Women who report feeling unsafe at home or in public, or who report direct or indirect experiences of violence, are more likely to say that COVID has worsened their feelings of stress and anxiety, particularly in cases of physical violence. These women are also more likely to report an inability to stop worrying and a lack of interest in doing things.
3. Socioeconomic factors play a major role in women’s experiences of violence.
Economic stressors are a known driver of violence against women, a trend that has clearly held during COVID-19. Among women whose partner has no earnings, 4 in 5 report that they or a woman they know has experienced at least one form of violence. Food insecurity is also a factor: women who say domestic violence is very common are more likely to be food insecure than those who say it is uncommon, as are women who have experienced or know someone who has experienced violence when compared to those who have not.
Women’s economic roles within their household also have an impact. Full-time unpaid caregivers are more likely to report they or a woman they know has experienced violence, as compared to employed women, unemployed women and students. On the flip side, earning an income appears to reduce experiences of violence: women with an income are less likely to perceive violence against women as a problem and domestic violence as common. The exception: women who out earn their partner perceive domestic violence as more common and feel less safe at home than those who don’t.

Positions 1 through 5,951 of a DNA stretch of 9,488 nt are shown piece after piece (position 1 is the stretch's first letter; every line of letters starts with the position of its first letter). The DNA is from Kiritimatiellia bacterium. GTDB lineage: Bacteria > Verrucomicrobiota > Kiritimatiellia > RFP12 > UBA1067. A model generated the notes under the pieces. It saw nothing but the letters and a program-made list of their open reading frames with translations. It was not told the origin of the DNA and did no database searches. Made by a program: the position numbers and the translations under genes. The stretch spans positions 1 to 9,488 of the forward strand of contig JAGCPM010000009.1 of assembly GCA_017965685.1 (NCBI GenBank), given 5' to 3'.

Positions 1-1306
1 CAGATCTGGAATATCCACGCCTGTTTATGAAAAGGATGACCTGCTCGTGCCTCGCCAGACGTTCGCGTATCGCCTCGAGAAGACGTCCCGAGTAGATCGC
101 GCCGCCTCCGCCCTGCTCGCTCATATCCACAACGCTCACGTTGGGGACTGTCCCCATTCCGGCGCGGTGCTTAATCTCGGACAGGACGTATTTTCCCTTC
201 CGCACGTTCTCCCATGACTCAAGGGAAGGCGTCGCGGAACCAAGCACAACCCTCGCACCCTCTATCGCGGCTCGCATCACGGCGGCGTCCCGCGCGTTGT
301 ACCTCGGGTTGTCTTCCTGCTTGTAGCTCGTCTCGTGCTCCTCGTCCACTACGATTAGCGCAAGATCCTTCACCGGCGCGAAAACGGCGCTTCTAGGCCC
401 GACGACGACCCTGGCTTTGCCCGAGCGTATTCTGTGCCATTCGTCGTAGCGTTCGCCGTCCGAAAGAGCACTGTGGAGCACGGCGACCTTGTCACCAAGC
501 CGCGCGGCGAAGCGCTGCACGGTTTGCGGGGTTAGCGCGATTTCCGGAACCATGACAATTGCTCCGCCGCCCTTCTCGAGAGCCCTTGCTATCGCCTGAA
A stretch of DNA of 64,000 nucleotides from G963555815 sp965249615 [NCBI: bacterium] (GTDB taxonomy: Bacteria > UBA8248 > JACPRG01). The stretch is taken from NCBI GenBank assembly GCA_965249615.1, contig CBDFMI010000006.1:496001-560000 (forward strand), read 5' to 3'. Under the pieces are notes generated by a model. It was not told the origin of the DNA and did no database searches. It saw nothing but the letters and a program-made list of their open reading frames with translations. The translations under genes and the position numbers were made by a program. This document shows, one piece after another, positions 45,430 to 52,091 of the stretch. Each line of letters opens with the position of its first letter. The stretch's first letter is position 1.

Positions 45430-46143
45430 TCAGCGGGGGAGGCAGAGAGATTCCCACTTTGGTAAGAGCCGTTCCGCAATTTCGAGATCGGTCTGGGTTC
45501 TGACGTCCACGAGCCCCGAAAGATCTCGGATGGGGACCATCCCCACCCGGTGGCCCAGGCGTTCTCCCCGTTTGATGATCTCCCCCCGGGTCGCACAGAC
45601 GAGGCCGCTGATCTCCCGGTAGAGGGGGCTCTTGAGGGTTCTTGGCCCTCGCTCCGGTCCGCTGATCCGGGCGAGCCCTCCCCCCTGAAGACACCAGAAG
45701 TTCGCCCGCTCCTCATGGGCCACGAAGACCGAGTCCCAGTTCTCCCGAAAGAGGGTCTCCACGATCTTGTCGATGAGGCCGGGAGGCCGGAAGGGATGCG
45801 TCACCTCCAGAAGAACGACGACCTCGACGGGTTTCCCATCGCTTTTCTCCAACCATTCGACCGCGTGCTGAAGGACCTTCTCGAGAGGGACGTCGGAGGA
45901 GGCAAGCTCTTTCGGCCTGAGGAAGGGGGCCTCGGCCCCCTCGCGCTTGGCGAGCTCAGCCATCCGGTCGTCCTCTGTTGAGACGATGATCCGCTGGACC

4. Age is no barrier when it comes to violence against women.
While many surveys on violence against women focus specifically on women of reproductive age (15–49), this survey sought responses from all women 18+. The findings reveal that age doesn’t offer much protection: women over 60 experience violence at similar rates to younger women, with over half reporting that they or a woman they know has experienced some form of violence.
5. Especially in domestic violence situations, women often do not seek outside help.
When asked who they thought women experiencing domestic violence would seek help from, 49% of respondents said women would seek help from their family, while only 11% said women would seek help from police, and 10% said they would go to support centres (shelters, women’s centres, etc.).